Commissioner's File: CI 4567/99

Commissioner's File: CI 4567/99

Commissioner's File: CI 4567/99


Mr Commissioner Henty
11 December 2000

Claim for: Disablement benefit
Appeal Tribunal: Birmingham MAT
Tribunal date: 11 February 1999

1. This is an application for leave to appeal. Both parties have consented to my treating the application for leave as the substantive appeal, pursuant to regulation 13(3) Commissioners Procedure Regulations 1999 and, accordingly, I do so. I grant leave to appeal.

2. At the request of the claimant, I held an oral hearing in London, which is the normal venue in England, at which Mr Sangha of Messrs Murria, solicitors, lucidly presented the case for the claimant, and Mr Chang of the DSS Solicitor's Department appeared for the Secretary of State. I am grateful to them both for their assistance in this difficult case. The appeal is not supported.

3. My decision is that the MAT was not erroneous in point of law. The appeal is, therefore, dismissed.

4. Before considering the details of this case, I must emphasise that a Commissioner sits in an appellate jurisdiction and there is an appeal to him only on a point of law. Broadly speaking a tribunal errs in law if (1) it adopts an incorrect proposition of law; or (2) there has been a breach of the rules of natural justice; or (3) the decision is supported by no evidence; or (4) the decision is irrational or perverse within "Wednesbury Principles"; or (5) the tribunal has given inadequate reasons.

5. The claimant was for 15 or 16 years employed as an operator of a variety of metal working machines, such as are identified in the column marked "Occupation" in part I of Schedule I to the Prescribed Diseases Regulations, and she became deaf. She made a claim for disablement benefit for occupational deafness (PD A10) on 6.2.91.

(i) She was seen by an audiometric technician who completed a report on 24.3.92 (16), as a result of which the AMA, on 12.5.92 (12-15), decided that there was a hearing loss of 56 dB in each ear, on the prescribed averages. The AMA awarded benefit at 30% disablement until 5.2.96. That test appears to be a test based on Pure Tone audiometry - as to which see below.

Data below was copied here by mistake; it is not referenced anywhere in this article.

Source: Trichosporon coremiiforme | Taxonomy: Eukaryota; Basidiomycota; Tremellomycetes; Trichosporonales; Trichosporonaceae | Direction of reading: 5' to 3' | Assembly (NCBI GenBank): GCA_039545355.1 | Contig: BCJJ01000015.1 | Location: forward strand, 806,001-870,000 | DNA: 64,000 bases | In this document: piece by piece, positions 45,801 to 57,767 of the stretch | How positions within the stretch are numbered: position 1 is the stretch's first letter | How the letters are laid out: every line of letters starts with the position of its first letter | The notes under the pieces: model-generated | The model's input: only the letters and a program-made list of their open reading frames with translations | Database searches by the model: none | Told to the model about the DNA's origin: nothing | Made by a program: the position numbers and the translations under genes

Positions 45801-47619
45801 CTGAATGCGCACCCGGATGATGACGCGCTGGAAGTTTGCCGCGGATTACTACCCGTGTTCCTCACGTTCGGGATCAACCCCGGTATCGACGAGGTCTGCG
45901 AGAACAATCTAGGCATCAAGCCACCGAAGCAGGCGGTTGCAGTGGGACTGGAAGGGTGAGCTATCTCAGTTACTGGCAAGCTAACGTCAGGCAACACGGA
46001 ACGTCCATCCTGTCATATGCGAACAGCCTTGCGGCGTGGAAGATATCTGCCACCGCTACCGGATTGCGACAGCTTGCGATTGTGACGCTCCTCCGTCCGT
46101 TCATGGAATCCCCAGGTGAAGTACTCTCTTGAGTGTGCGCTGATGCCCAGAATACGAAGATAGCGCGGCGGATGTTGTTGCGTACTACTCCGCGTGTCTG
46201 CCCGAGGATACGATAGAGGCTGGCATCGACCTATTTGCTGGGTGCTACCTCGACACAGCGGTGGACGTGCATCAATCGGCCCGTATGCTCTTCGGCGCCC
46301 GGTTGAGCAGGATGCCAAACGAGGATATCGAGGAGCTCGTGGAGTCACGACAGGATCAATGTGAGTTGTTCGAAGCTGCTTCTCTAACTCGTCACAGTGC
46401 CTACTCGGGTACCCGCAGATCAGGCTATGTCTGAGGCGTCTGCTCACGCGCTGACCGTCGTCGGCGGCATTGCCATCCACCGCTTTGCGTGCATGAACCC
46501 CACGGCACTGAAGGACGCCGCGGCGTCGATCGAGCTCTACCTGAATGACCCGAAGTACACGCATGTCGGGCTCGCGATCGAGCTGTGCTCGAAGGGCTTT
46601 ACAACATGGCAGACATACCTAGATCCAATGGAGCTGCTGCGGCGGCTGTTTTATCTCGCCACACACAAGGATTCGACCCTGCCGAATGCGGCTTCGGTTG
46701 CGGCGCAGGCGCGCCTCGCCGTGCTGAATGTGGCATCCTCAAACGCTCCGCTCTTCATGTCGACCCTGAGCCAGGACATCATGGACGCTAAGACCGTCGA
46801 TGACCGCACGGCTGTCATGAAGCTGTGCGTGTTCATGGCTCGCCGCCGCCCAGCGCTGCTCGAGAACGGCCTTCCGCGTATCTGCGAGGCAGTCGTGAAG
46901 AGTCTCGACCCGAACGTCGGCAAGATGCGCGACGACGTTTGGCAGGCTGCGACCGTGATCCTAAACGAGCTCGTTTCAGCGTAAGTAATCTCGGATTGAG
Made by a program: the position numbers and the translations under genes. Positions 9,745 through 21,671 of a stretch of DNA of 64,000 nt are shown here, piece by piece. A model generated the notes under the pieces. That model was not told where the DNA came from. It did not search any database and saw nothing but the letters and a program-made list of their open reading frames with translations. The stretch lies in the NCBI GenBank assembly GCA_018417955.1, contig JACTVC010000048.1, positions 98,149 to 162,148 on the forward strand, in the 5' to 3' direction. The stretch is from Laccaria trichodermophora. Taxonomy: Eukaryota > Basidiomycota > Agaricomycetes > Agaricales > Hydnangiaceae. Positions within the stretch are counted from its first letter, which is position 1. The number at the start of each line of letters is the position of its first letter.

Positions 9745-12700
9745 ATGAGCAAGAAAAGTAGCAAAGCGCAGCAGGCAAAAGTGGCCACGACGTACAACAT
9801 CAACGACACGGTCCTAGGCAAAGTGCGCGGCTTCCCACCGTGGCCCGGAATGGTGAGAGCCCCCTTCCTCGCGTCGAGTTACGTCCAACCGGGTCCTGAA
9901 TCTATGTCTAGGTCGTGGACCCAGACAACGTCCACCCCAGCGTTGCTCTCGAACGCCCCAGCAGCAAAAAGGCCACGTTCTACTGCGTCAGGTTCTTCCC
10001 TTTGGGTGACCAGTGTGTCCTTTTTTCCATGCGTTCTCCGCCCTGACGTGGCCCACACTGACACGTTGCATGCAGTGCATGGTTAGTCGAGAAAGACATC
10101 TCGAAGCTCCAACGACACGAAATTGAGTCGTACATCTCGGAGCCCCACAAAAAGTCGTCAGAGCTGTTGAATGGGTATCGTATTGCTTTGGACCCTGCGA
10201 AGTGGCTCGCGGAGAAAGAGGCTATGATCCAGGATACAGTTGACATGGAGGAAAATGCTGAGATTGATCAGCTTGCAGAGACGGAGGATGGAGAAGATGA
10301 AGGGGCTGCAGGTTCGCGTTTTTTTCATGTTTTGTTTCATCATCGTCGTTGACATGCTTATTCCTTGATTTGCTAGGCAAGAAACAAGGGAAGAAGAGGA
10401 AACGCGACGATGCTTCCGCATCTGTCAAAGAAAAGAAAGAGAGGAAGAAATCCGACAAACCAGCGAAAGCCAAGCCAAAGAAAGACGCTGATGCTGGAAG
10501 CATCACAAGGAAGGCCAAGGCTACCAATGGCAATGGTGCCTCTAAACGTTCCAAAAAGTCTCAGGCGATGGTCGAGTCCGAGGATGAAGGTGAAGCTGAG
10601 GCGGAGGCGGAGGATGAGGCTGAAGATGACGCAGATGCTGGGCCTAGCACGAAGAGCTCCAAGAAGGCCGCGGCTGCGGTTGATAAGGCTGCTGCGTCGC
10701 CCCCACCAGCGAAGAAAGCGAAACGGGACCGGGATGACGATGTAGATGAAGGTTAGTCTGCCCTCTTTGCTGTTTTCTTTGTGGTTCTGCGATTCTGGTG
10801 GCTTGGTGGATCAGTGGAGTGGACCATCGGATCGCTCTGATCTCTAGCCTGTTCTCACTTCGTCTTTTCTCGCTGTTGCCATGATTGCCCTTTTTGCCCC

(ii) For the purposes of re-assessment an audiometric technician saw her again on 19.1.96 and conducted another test on the Pure Tone basis. The overall hearing loss appeared to average 93 dB in the right ear and 95 in the left.

(iii)That was thought unreliable - it certainly seemed to call for further explanation - and accordingly a Cortical Response Evoked audiogram - as to which see below - was obtained on 20.5.96 (22-23) from Professor Harding. That measured a hearing loss of 50 dB in the right ear and 43 in the left.

(iv) Accordingly, the claimant did not satisfy the test for PD A10 and, as a result, the AMA, having examined her on 27.6.96, re-assessed disablement at "less than 20%" from 6.2.96 to 5.2.2001, provisional. Benefit was accordingly withdrawn.

(v) The claimant appealed, and submitted, in support of her appeal, a report dated 1.10.97 (32-34) by Mr McCrae Moore a consultant ENT surgeon. He conducted a Brainstem Evoked Response Audiogram - see below - and concluded there was an overall loss of at least 50% in each ear.

6. The appeal first came before a MAT on 15.9.98. They adjourned, because of a need for clarification of the reports before the tribunal. Mr McCrae Moore was to be asked to specify the confusion from the markings on the audiogram of 20.5.96 (which was the audiogram conducted by Professor Harding) and Professor Harding would then be asked to respond. In fact, no comments were received from Professor Harding, or at least none appears in the papers.

7. Mr McCrae Moore did respond in his letter of 26.1.99 (38A - B). He appreciated that there were two different markings on the audiogram at 500 Hz on the left at 50 and 60 decibels and 3 different markings of hearing levels at 2000 HZ on the left at 40, 50 and 60. He added that the lesser of these markings had been taken as an accurate reading, and, even if those markings were accepted, that would limit the claimant's hearing to a maximum of 50 decibels on both sides with a slight increase to 40 decibels at 2000 Hz on the left. However, it seems to me that the tribunal, in fact, answered this apparent confusion by setting out what the Cortical Evoked Response Audiogram, which the claimant had underwent, entailed. I will return to this later.